2. Evening Ti' lc, Cal- 


3. Grey Hay 

4. The Rapids 

5. The Orange Bowl. . 


6. The Flower Girl... 

7. Shrine of the Kain 


8. ThsMoate Range.. 


Bruce Crane 

Win. Ritschel 

YV. Granville-Smith . 
W. Khun- Schofield.. 
Anna Fisher 

Date of 

Helen M. Turner. 
E. Irving Couse. . 

AldroT. Hibbard. 

9. A Corner in Central Arthur J. E. Powell.. 

Apr. 27,1919 
Jan. 11,1920 

May 2, 1920 

Apr. 4,1921 

10. Central Park and 
the Plaza. 

Win. A. Coffin. 



Assigned to — 

Syracuse Museum of Art. 

National Gallery. 

Brooklyn Museum. 

Rhode Island School of Design, Provi- 
dence, R. I. 
Detroit Institute of Art, Detroit, Mich. 
Toledo Museum of Art, Toledo, Ohio. 

Portland Society of Art, Portland, Me. 
Mil vaukee Art Institute, Milwaukee, 

Brooks Memorial Art Gallery, Memphis, 


The advisory committee of the gallery took up the question of the 
acceptability of these works, but it was later decided that the ques- 
tion of acceptance could more appropriately await final consideration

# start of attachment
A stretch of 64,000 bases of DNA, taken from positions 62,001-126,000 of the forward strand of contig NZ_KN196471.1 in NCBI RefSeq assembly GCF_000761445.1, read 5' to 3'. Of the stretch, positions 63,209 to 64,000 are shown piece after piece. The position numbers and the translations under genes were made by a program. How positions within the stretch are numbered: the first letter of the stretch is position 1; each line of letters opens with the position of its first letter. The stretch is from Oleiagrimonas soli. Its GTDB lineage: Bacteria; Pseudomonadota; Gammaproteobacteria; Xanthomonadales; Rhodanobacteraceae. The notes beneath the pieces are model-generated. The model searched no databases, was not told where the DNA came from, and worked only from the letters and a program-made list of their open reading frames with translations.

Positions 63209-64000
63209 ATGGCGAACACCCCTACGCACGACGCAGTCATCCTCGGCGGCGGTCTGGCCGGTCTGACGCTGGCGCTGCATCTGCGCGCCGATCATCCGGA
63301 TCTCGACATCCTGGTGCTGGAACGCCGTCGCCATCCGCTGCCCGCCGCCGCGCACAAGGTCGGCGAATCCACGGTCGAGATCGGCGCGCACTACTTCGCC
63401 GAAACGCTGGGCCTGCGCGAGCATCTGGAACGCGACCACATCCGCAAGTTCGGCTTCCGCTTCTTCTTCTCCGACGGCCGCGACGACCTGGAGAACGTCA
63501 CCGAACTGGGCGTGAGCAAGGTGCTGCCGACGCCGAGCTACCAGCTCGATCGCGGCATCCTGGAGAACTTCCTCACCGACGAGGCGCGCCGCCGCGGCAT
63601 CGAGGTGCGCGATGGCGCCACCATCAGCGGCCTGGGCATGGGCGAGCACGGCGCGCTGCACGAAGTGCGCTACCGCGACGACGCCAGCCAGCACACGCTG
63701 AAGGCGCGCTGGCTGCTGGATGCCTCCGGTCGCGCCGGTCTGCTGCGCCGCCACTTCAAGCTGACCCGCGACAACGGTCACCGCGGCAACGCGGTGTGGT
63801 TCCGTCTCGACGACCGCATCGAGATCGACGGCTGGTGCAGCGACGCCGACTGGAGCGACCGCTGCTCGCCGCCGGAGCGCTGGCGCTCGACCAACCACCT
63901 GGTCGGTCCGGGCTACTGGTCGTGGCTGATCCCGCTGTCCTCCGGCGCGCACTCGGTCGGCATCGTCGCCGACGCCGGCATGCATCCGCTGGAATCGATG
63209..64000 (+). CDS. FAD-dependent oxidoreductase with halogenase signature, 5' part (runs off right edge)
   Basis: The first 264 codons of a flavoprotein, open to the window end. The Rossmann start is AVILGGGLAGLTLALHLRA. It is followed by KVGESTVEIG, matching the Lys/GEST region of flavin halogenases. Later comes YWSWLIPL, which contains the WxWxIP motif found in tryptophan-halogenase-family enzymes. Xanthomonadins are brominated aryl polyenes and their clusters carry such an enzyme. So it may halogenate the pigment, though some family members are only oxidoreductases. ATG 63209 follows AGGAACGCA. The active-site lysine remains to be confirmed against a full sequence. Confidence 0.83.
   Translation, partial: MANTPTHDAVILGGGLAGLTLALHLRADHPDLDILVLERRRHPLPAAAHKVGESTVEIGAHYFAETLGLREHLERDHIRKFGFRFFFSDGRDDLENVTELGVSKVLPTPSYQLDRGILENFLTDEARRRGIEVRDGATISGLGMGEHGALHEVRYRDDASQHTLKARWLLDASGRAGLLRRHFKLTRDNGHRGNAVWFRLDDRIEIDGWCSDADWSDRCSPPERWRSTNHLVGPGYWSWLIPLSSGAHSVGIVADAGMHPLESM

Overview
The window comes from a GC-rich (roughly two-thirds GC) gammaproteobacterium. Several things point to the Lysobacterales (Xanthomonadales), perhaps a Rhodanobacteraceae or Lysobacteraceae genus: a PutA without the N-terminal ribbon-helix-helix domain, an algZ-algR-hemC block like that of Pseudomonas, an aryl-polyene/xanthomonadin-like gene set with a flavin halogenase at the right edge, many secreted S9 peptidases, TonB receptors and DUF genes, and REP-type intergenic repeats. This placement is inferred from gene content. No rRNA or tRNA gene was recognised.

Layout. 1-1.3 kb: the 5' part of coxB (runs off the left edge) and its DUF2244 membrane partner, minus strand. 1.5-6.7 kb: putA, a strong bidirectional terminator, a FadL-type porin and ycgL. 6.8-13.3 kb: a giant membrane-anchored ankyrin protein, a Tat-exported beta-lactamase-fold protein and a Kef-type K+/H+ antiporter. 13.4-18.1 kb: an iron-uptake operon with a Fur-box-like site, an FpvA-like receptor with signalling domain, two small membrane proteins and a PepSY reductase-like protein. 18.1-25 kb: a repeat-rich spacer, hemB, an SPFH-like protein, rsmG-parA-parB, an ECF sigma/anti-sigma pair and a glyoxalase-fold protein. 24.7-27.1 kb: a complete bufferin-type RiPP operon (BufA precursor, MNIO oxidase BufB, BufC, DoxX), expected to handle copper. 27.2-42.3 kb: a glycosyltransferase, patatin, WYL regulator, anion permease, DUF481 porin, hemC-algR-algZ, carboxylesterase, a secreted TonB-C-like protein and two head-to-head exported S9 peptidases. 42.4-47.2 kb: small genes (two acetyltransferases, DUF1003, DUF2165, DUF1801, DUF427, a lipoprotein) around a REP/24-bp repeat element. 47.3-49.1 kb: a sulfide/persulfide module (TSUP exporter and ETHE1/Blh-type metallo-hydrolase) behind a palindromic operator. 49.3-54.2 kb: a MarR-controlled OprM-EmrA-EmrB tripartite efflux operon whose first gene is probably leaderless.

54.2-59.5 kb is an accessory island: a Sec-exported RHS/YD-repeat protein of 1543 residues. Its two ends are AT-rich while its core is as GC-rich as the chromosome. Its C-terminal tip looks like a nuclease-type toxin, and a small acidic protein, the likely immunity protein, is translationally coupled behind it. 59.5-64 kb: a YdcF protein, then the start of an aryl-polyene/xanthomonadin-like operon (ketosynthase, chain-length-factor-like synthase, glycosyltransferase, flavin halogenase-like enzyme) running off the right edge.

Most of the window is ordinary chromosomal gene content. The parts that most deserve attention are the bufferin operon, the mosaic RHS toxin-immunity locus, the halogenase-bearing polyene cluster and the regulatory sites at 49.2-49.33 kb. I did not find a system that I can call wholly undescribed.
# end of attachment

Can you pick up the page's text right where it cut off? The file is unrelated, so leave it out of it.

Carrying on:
until the dates of recall provided for by the bequest, namely, the five- 
year period beginning ten years after the artist's death in each case. 


A second agency of primary importance to the gallery and to 
American history is found in the organization and activities of the 
National Portrait Committee. In January, 1919, a number of patri- 
otic citizens and patrons of art realized that if the United States 
was to have a pictorial record of the World War it would be neces- 
saiy to take immediate steps. A number of the distinguished leaders 
of America and of the Allied Nations were approached and their 
consent secured for the painting of their portraits by prominent